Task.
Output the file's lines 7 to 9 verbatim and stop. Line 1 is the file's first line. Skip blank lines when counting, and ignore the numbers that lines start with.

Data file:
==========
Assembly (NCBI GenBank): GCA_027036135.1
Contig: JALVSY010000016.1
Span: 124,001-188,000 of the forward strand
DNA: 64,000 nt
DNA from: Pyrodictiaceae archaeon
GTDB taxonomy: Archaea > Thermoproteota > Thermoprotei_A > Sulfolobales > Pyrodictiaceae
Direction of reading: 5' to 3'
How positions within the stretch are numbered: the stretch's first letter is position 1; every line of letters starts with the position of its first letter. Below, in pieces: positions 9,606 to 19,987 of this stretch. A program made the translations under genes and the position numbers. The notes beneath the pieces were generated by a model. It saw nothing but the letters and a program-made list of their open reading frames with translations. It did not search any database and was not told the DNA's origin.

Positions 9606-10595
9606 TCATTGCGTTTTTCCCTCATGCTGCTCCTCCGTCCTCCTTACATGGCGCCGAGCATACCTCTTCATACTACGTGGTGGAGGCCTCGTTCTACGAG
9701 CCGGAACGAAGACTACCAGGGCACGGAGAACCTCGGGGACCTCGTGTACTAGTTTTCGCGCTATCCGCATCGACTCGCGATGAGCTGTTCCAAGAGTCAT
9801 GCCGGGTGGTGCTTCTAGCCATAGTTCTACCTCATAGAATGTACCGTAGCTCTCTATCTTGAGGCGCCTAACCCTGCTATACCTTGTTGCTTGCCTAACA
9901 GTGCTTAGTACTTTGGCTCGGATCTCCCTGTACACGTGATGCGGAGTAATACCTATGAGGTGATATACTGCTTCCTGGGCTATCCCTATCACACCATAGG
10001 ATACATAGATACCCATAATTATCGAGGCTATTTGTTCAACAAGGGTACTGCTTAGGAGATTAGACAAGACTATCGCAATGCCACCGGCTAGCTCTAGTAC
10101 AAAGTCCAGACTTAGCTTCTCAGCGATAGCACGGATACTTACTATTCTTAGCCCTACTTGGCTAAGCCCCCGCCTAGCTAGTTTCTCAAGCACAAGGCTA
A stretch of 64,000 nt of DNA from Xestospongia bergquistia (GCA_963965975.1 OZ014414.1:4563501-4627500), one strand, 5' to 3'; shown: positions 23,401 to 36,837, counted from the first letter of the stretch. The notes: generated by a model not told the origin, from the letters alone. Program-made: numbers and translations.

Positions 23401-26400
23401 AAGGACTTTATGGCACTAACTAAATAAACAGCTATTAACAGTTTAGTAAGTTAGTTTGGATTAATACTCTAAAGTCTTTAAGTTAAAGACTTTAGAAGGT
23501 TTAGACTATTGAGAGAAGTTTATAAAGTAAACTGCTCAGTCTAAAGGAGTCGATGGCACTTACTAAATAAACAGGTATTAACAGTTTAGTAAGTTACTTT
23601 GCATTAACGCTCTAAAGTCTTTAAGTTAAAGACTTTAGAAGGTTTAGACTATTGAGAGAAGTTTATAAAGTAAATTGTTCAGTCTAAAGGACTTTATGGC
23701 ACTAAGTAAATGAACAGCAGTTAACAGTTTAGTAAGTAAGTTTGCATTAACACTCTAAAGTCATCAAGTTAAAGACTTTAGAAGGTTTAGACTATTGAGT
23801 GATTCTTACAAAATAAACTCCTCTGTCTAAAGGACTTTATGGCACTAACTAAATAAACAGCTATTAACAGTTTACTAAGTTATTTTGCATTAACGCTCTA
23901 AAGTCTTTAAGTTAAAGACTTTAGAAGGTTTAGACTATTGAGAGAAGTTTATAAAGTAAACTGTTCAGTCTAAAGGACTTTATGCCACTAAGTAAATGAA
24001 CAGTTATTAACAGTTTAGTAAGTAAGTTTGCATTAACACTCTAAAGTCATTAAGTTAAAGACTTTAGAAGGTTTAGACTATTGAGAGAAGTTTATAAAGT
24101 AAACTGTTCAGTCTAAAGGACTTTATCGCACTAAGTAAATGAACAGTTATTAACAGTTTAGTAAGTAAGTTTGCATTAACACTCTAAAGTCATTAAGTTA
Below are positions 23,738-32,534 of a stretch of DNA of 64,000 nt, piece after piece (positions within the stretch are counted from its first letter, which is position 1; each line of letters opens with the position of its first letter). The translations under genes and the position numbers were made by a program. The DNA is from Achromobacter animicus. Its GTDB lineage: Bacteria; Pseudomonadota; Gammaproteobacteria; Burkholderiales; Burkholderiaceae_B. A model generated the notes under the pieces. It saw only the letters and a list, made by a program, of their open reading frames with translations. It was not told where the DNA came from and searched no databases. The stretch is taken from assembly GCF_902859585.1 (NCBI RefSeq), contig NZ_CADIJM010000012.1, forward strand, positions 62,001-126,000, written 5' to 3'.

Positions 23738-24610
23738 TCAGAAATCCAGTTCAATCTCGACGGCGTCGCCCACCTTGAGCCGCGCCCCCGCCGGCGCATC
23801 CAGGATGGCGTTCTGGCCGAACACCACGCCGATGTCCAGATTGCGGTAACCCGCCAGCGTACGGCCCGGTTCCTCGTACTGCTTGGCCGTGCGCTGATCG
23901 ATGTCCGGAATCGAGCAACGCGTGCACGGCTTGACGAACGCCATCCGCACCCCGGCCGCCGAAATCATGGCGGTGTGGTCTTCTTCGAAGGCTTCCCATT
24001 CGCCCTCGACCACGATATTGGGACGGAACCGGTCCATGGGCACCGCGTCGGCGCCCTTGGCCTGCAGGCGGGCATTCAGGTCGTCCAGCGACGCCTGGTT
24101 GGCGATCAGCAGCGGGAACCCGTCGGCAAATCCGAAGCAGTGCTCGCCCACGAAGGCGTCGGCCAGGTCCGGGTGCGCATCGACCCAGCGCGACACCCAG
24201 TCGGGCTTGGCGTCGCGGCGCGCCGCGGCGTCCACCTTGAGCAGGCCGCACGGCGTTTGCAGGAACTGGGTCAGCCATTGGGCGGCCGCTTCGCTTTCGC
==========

Direction of reading: 5' to 3'
How positions within the stretch are numbered: the stretch's first letter is position 1; every line of letters starts with the position of its first letter. Below, in pieces: positions 9,606 to 19,987 of this stretch. A program made the translations under genes and the position numbers. The notes beneath the pieces were generated by a model. It saw nothing but the letters and a program-made list of their open reading frames with translations. It did not search any database and was not told the DNA's origin.

Positions 9606-10595